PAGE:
Psychological and Behavioral Components 

Alcohol addiction doesn’t develop overnight; it happens over time and is usually triggered by psychological factors and behaviors associated with drinking. Stress, anxiety, depression, low self-esteem, and more can drive a person to use alcohol as a coping mechanism to escape or numb their emotional pain temporarily. 

When alcohol calms a person down and temporarily relieves psychological distress, it reinforces the association between drinking and improving emotional well-being. The ritualistic nature of drinking, the social context in which it occurs, and the cues and triggers associated with alcohol use can create powerful associations and habits that are difficult to break. When put together, each of these contributes to the development and continuation of alcohol misuse. 

Also, mental health disorders are often comorbid or diagnosed alongside AUD. Here are some of the most common: 

  • Depression
  • Bipolar Disorder
  • Obsessive-Compulsive Disorder
  • Schizophrenia

Social Components  

Social factors also contribute to why alcohol is so addictive. Because many social gatherings and celebrations feature alcohol as a central component (or have it around in some capacity), people may feel pressured to drink to fit in. It’s also considered more socially acceptable to drink than recreational drugs or smoking cigarettes. The glamorization of alcohol in media, advertising, and general society is another factor that can contribute to the normalization of heavy drinking and the misconception that excessive alcohol consumption is a sign of status or success.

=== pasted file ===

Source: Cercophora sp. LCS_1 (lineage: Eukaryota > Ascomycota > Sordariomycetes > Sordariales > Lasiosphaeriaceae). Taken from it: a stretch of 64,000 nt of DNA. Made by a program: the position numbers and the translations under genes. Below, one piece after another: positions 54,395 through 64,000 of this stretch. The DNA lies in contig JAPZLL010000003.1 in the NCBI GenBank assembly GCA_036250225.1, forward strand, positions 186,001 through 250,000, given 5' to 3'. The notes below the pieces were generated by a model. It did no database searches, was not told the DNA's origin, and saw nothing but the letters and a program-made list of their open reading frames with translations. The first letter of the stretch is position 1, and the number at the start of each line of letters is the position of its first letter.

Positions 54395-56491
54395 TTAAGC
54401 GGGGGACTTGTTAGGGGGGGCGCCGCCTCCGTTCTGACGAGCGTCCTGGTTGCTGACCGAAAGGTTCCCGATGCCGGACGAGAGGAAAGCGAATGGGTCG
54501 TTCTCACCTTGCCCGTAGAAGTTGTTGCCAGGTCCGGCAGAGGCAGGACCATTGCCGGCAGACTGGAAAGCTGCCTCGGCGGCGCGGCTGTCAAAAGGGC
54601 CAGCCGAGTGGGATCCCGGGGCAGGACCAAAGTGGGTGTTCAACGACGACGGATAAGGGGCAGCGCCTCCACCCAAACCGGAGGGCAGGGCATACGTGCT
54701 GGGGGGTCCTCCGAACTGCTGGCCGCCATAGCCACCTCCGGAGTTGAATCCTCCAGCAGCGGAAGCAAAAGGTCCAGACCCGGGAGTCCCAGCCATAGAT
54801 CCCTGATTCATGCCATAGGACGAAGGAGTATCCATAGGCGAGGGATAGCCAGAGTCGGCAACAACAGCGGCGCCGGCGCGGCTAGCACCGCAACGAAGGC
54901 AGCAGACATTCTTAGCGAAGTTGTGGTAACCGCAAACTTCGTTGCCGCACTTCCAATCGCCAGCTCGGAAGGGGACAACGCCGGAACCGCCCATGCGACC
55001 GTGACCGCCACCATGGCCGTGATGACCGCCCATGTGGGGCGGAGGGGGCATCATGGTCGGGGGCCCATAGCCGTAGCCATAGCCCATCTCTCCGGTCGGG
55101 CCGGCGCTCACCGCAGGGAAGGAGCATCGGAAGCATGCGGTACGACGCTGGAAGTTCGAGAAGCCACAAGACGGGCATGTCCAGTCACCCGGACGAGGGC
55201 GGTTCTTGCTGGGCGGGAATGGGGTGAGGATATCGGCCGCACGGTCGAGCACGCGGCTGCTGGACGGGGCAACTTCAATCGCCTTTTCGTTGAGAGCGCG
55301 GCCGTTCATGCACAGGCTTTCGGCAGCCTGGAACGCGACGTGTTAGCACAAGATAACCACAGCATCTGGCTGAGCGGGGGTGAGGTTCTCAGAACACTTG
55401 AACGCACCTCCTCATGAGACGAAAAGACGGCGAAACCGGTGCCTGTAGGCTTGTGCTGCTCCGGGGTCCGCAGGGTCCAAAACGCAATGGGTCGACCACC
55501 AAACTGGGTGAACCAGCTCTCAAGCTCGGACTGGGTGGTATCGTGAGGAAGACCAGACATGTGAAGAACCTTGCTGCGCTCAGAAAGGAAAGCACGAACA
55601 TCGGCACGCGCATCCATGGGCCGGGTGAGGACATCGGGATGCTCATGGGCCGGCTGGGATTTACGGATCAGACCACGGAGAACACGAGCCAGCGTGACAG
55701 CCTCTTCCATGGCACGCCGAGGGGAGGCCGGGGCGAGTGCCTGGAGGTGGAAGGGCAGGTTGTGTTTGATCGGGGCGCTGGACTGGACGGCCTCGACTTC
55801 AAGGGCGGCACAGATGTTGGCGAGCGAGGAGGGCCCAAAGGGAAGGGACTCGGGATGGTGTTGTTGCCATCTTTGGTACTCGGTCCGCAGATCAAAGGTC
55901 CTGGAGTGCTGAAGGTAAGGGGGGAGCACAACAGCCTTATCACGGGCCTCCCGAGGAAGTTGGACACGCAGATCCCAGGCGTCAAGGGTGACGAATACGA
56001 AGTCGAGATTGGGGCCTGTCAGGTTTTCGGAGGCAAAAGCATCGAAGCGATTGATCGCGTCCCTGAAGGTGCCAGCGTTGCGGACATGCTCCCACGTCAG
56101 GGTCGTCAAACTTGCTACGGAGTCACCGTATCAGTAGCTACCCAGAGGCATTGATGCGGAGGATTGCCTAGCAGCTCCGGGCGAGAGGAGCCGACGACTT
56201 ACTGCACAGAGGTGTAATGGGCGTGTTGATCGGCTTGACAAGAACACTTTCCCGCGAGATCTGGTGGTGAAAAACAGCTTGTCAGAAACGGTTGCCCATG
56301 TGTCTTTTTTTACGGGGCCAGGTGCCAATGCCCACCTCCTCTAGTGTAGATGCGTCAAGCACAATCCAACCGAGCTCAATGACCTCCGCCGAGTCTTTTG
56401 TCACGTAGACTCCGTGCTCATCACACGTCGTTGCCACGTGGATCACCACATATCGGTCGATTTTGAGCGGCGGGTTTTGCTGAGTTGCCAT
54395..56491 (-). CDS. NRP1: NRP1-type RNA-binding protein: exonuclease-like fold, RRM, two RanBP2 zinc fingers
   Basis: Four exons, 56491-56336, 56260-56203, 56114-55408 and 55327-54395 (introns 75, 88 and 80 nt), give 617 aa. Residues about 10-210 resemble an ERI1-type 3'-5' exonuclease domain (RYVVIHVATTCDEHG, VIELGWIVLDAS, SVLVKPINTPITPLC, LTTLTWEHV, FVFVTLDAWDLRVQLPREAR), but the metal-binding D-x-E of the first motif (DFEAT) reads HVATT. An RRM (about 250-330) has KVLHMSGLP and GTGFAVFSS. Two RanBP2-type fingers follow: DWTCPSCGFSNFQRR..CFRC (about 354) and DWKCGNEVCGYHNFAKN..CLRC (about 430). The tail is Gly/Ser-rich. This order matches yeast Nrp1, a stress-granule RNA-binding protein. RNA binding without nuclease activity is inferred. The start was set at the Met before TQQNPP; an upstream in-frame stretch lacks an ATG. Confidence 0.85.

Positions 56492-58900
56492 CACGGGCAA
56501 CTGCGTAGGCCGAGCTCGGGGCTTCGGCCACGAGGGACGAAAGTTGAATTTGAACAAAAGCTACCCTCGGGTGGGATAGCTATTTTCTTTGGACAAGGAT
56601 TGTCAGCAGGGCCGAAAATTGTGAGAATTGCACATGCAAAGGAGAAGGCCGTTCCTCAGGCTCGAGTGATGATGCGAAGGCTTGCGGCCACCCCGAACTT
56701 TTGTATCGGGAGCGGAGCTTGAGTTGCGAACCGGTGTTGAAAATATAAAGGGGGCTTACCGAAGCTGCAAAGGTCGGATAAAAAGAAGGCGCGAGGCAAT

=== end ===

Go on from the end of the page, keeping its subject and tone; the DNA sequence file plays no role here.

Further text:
What You Drink Doesn’t Matter 

You might think that some types of alcohol are more addictive than others, but that’s not necessarily true. Although hard liquors like tequila or vodka have a higher alcohol content, they’re no less addictive than beer or wine. Between beer, wine, and hard liquor, beer and wine coolers typically have the least alcohol content, so they can be consumed at a much higher volume. The same goes for wine, although it has a slightly higher alcohol content. 

Getting Alcohol Addiction Help  

Because alcohol is such an addictive substance, it’s essential to seek help if you start noticing the signs and symptoms of AUD, binge drinking, or any other type of alcohol misuse. American Treatment Network focuses on creating a personalized intervention and treatment plan that meets you where you are – not where you should be. With a combination of counseling, intervention, and prevention programs, we strive to help you decrease your dependence and live a happy, healthy, and fulfilling life. Schedule a consultation with us today at one of our 4 locations in Havertown, PA, Newark, DE, Dover, DE, and Upland, PA.